And so, here is Christmas Eve. Within the nativity story, we are waiting for a birth that will bring change, hope, light and, of course, peace and love. How clichéd those abstract nouns sound, worn threadbare as they are – unless we are willing to enter them, earth them, be them, bring them to life. Birth them.
I’m reading Dr Iain McGilchrist who has written what is surely his magnum opus The Matter with Things. He poses the following questions, taking on some of the stultifying paradigms of our time with depth, patient exposition and great erudition:
- Who are we?
- What is the world?
- How can we understand consciousness, matter, space and time?
- Is the cosmos without purpose or value?
- Can we really neglect the sacred and divine?
Tonight, for this last ‘advent’ blog entry, I will leave you with some words by McGilchrist from early in the book that speak to me, and may speak to you. I would also like to thank you if you have been reading these posts. I know that some people have, and I am grateful. The images are of our Christmas tree and nativity scene. Nadolig Llawen! Warm Christmas greetings to all!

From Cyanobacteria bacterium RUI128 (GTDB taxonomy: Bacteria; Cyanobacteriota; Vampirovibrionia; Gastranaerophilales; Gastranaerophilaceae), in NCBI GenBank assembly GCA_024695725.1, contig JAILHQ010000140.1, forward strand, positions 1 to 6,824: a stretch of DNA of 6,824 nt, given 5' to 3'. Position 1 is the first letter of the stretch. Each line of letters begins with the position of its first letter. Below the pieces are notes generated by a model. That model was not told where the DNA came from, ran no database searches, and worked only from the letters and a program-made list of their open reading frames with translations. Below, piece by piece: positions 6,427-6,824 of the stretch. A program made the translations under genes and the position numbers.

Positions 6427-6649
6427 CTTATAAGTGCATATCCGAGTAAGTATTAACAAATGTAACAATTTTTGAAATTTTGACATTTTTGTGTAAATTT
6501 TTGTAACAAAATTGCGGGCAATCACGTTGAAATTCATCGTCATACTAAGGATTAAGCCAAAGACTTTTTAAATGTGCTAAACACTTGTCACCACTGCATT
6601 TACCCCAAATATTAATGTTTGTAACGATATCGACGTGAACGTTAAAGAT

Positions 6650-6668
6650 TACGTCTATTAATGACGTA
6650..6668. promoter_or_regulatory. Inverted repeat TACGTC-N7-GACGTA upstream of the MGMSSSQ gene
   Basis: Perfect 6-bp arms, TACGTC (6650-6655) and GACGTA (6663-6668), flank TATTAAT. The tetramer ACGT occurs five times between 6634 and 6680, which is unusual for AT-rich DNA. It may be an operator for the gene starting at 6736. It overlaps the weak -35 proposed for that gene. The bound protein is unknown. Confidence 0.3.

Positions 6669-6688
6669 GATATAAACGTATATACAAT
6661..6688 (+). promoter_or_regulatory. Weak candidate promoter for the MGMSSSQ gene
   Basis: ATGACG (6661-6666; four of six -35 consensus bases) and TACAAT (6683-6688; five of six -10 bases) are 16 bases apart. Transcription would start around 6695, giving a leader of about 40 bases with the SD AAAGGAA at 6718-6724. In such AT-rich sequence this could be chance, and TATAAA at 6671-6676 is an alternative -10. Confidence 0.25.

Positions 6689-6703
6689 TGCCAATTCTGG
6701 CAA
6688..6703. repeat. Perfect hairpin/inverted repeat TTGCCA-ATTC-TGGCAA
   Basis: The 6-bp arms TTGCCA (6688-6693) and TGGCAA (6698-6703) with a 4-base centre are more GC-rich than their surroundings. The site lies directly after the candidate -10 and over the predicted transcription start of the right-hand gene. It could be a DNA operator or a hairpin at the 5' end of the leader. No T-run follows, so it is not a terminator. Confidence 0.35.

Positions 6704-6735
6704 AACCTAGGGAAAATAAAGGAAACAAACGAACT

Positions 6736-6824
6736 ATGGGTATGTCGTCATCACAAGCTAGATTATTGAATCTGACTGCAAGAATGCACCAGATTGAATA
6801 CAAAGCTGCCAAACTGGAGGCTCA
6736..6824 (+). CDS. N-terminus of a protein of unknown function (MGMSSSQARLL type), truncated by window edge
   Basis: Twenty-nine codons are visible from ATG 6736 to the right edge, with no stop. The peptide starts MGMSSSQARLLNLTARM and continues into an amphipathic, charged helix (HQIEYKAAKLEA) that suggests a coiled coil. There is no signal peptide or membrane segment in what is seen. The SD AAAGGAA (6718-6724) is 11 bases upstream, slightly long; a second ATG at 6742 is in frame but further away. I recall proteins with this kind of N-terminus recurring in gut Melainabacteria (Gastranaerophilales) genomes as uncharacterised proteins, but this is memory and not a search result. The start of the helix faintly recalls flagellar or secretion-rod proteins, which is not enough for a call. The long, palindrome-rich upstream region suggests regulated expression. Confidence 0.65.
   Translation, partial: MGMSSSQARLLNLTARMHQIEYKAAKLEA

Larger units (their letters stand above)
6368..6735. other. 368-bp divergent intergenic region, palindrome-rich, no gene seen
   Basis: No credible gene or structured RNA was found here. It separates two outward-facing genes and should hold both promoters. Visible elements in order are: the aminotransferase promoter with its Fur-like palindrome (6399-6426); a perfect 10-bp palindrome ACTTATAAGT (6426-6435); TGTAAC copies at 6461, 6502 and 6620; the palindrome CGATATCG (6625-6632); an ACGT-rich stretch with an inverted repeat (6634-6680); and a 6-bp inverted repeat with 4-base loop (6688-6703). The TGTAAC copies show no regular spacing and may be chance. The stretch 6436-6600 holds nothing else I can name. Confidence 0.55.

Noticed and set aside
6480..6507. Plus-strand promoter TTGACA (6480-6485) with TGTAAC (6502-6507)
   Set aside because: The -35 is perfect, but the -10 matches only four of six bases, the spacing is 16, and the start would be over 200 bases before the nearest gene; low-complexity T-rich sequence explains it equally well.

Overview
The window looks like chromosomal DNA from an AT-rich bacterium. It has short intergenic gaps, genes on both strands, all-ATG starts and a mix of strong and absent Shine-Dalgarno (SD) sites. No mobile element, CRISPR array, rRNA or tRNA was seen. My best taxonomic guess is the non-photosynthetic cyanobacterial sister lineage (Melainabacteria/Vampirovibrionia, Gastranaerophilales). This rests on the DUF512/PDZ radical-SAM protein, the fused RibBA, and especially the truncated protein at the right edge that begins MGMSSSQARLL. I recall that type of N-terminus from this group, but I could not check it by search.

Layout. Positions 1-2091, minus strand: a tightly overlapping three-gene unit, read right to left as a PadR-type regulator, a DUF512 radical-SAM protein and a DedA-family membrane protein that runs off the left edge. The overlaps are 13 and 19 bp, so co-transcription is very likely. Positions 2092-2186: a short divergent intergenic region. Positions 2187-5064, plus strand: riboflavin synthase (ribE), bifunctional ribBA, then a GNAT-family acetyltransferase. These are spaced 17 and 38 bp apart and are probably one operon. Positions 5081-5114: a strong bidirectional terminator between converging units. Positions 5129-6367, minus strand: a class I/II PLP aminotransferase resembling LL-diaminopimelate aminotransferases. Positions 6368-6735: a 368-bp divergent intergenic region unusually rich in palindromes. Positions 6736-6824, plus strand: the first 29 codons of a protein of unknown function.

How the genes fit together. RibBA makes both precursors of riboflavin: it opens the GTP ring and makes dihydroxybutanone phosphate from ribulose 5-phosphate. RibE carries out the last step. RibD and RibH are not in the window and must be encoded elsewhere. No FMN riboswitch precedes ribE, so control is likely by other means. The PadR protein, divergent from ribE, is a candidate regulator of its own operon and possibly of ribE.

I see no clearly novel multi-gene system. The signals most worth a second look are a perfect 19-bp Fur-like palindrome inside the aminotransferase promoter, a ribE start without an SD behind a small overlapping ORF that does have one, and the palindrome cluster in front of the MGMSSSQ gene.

“I hope that in what follows the reader may come to see grounds for a view that the world is a seamless, always self-creating, self-individuating, and simultaneously self-uniting, flow that is only truly knowable as it comes to be known. (I say ‘it’, for convenience at this point; it is a question worth considering whether this is the appropriate pronoun.) ‘It’ is like a stream, with its whirlpools and eddies, that come into being for a time, and resolve; while they are there they are present to all observers, even measurable up to a point; and yet, while distinct, they are inseparable from the stream, not just in the sense that without the stream they do not exist, but in the sense that they are the stream. […]
What is required is an attentive response to something real and other than ourselves, of which we have only inklings at first, but which comes more and more into being through our response to it – if we are truly responsive to it. We nurture it into being; or not. In this it has something of the structure of love. […] The very people for whom this excursus was designed are the same ones at risk of getting too hung up on the detail of terminology, rather than seeing what is being pointed towards. That can only be recognised, not defined: in this it is like the Zen image of the philosopher pointing at the moon, while those around him are focussed on his finger.” The Matter with Things, 2021, p.47.